18. Catalytic activity of phosphorus and steam modified HZSM-5 and the theoretical selection of phosphorus grafting model

    Institute of Scientific and Technical Information of China (English)

    Renqing Lü; Zuogang Cao; Xinhai Liu

    2008-01-01

    The modification of HZSM-5 zeolite with phosphorus and steam has been studied. Results show that 1% phospho-rus and steam modified HZSM-5 has the highest catalytic activity for n-heptane. Physicochemical and catalytic properties of 1% phosphorus and steam modified HZSM-5 zeolites have been investigated. The X-ray diffraction (XRD) results exhibit that there is considerable variation in the relative intensity of the individual diffraction peaks. The acidity of the samples decreases with an increase in the steaming temperature, which is determined by the IR of adsorbed pyridine and temperature programmed desorption (TPD) of ammonia. The oxidation state of phosphorus shown by XPS is +5, and a model for surface structure modification is proposed. The nitrogen adsorption isotherm for all samples is a combination of type Ⅰ and type Ⅳ, all hysteresis loops resemble the H4-type. The density functional and cluster model methods have been invoked to select the phosphorus grafting model, and it was found that the phosphorus grafting model were more probable in the form of the terminal oxygen coordinating with aluminum.

  19. The Significance of Lewis Acid Sites for the Selective Catalytic Reduction of Nitric Oxide on Vanadium-Based Catalysts.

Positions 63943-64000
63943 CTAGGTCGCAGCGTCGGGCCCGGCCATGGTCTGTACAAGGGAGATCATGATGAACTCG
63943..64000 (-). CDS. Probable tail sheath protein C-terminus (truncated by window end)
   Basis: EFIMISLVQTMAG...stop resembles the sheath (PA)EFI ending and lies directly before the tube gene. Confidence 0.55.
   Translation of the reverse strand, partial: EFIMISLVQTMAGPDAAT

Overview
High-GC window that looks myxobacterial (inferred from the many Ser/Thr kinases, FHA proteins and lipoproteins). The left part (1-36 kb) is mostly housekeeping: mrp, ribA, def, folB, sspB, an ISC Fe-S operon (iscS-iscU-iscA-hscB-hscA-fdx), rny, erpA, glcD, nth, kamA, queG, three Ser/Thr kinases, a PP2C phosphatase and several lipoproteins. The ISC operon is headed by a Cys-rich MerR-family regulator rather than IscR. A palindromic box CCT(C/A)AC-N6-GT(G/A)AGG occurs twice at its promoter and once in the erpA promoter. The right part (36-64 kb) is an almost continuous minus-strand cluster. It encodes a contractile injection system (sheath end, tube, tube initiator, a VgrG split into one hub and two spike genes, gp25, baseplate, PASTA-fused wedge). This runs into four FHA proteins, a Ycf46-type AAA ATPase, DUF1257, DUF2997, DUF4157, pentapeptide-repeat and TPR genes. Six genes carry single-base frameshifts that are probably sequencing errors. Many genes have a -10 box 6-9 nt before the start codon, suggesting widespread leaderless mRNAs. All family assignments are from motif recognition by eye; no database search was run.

Science.gov (United States)

    Marberger, Adrian; Ferri, Davide; Elsener, Martin; Kröcher, Oliver

    2016-09-19

    The long debated reaction mechanisms of the selective catalytic reduction (SCR) of nitric oxide with ammonia (NH3 ) on vanadium-based catalysts rely on the involvement of Brønsted or Lewis acid sites. This issue has been clearly elucidated using a combination of transient perturbations of the catalyst environment with operando time-resolved spectroscopy to obtain unique molecular level insights. Nitric oxide reacts predominantly with NH3 coordinated to Lewis sites on vanadia on tungsta-titania (V2 O5 -WO3 -TiO2 ), while Brønsted sites are not involved in the catalytic cycle. The Lewis site is a mono-oxo vanadyl group that reduces only in the presence of both nitric oxide and NH3 . We were also able to verify the formation of the nitrosamide (NH2 NO) intermediate, which forms in tandem with vanadium reduction, and thus the entire mechanism of SCR. Our experimental approach, demonstrated in the specific case of SCR, promises to progress the understanding of chemical reactions of technological relevance.